Next day I received a prompt response from the Karori Rifle Club’s President, Nicole McKee – her email address!  Probably the ideal person to answer my questions but unfortunately Nicole was fairly new in the role of President and could not really help, although she did say she “believed” the first name of T. S. Pritchard, BEM might have been Thomas but had no idea what his second name was.  Nicole also said that “Tom” had been a national and club competitor in small-bore and full-bore competitions for many years, but had been deceased for sometime.  Nicole told me, “Tom’s daughter used to shoot as well until she went to Australia to for a competition, suddenly got married while she was there and never came back – that was over 3o years ago.”  Her name ? – Wendy – “she was a Prichard then, one of our first lady members”

I was stunned – this then meant that Thomas (Tom) Seymour PrIchard (one time soldier) and Wendy PriTchard (which should have been Prichard) had been connected all along.   Had I known their surnames, Tom’s in the NRANZ records, and Wendy’s on the Karori Rifle Club’s About Us page, were both misspelt I could have connect the PRICHARD dots much earlier.  Was Nicole aware of  this anomaly? – No, someone else had loaded their website information; NRANZ info ..?  I did struggle somewhat with the fact that two members of the same family, both of whom were very well known and accomplished national and international competitors in the sport, both with long standing memberships of these organisations, could have had their names misspelt in the records.  In light of these faux pas I didn’t feel quite so bad about my earlier spelling oversight.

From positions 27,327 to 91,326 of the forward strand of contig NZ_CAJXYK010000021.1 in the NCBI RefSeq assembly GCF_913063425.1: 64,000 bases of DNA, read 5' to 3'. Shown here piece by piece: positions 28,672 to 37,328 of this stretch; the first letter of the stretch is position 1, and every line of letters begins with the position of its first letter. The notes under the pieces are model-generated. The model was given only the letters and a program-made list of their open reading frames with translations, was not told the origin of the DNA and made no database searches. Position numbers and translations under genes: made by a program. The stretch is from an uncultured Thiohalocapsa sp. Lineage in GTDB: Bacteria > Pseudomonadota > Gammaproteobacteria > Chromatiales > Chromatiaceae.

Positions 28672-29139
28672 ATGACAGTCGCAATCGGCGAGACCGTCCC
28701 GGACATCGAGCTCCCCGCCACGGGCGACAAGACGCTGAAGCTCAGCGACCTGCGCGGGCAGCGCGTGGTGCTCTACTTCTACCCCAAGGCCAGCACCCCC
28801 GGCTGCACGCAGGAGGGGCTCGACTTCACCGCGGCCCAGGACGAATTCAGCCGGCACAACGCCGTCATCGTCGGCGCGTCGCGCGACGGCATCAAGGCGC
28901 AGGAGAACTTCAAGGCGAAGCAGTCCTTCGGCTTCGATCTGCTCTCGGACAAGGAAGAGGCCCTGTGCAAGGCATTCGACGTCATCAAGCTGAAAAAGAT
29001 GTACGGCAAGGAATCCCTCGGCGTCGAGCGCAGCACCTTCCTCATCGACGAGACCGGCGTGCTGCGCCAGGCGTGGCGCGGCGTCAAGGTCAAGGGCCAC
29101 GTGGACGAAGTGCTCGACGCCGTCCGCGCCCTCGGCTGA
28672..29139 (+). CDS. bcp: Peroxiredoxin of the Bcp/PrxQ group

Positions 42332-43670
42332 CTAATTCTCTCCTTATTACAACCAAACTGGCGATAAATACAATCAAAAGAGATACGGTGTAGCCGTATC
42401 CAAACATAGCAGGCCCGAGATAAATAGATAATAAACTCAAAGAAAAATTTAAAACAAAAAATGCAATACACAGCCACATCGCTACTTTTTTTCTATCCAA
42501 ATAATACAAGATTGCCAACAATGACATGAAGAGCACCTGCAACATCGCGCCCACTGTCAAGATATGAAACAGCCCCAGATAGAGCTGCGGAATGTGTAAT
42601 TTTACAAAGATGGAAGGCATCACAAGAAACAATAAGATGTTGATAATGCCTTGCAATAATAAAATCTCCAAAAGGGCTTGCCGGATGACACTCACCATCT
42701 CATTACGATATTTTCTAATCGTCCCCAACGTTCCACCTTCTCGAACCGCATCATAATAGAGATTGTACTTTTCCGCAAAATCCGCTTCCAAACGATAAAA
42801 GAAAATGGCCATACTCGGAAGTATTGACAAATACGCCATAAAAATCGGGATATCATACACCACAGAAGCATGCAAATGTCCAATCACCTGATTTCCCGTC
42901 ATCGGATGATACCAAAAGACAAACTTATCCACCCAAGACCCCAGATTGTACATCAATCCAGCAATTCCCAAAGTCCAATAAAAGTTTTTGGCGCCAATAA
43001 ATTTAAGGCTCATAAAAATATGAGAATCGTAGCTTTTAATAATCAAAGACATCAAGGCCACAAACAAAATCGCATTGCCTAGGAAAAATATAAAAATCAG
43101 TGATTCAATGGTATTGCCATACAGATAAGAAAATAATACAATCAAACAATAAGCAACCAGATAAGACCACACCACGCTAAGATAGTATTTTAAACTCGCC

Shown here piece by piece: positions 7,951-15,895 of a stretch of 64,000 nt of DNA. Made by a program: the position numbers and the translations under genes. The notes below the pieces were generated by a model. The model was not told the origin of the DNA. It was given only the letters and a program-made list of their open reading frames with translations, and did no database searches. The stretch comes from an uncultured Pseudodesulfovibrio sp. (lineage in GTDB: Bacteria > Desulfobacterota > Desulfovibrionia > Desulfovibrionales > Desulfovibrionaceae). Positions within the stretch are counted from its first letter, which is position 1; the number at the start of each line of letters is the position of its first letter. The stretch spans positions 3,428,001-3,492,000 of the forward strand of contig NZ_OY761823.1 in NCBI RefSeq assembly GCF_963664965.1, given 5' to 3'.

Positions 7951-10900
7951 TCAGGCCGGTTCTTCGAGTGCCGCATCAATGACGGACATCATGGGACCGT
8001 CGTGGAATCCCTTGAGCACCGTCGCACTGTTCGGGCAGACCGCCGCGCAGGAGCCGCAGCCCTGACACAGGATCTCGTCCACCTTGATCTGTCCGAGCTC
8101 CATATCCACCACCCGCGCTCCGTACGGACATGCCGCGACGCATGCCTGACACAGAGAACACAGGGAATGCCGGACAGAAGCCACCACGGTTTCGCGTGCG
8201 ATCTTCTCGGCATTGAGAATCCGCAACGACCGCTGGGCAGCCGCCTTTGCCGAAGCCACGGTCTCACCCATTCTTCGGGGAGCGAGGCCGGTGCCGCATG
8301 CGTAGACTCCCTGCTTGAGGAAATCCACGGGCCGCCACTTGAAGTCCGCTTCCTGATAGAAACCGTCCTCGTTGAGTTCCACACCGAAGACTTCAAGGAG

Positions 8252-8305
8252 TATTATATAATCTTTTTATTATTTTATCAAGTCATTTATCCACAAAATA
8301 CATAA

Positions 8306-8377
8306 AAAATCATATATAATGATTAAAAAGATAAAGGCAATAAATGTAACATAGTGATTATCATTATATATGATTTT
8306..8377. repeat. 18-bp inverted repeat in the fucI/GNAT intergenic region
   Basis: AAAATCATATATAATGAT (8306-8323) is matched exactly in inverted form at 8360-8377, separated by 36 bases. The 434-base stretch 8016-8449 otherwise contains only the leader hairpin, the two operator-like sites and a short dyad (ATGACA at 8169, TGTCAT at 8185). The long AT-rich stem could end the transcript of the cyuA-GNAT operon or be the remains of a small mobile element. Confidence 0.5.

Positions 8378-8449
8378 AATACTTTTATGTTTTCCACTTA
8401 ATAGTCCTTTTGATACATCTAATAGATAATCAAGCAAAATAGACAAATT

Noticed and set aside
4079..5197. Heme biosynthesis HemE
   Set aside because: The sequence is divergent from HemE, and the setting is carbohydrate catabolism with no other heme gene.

271581  T. S. PRICHARD … Army or Air Force ?

Thomas Seymour Prichard had been born in Christchurch during the last few days of December 1912, the son of Norman Stanley Prichard and Itta Lucinda EYES.  Tom started his target shooting interest at the age of 15 with small-bore (.22 calibre) rifle shooting, later graduating to full-bore, an interest that would last for over 50 years.  By the time he was 21 (1935) Tom Prichard was in the employ of R. Winger of Taumaranui as a motor mechanic and also a very enthusiastic member of the Taumaranui Miniature Rifle Club. 

In 1939 Tom had received warning he was to be called up for overseas service with the Army’s 2NZEF and had been placed on an Embarkation Roll, scheduled to depart for England and North Africa in November 1940.  

While there had been no hint in either Cenotaph or Ancestry’s records I discovered later from Tom’s daughter, her father being an experienced motor mechanic, had within weeks of his Army enlistment been transferred to the RNZAF.*  The air force apparently had been desperately short of mechanics to work on vehicles and aircraft and so a number of qualified soldiers like Tom, had been transferred.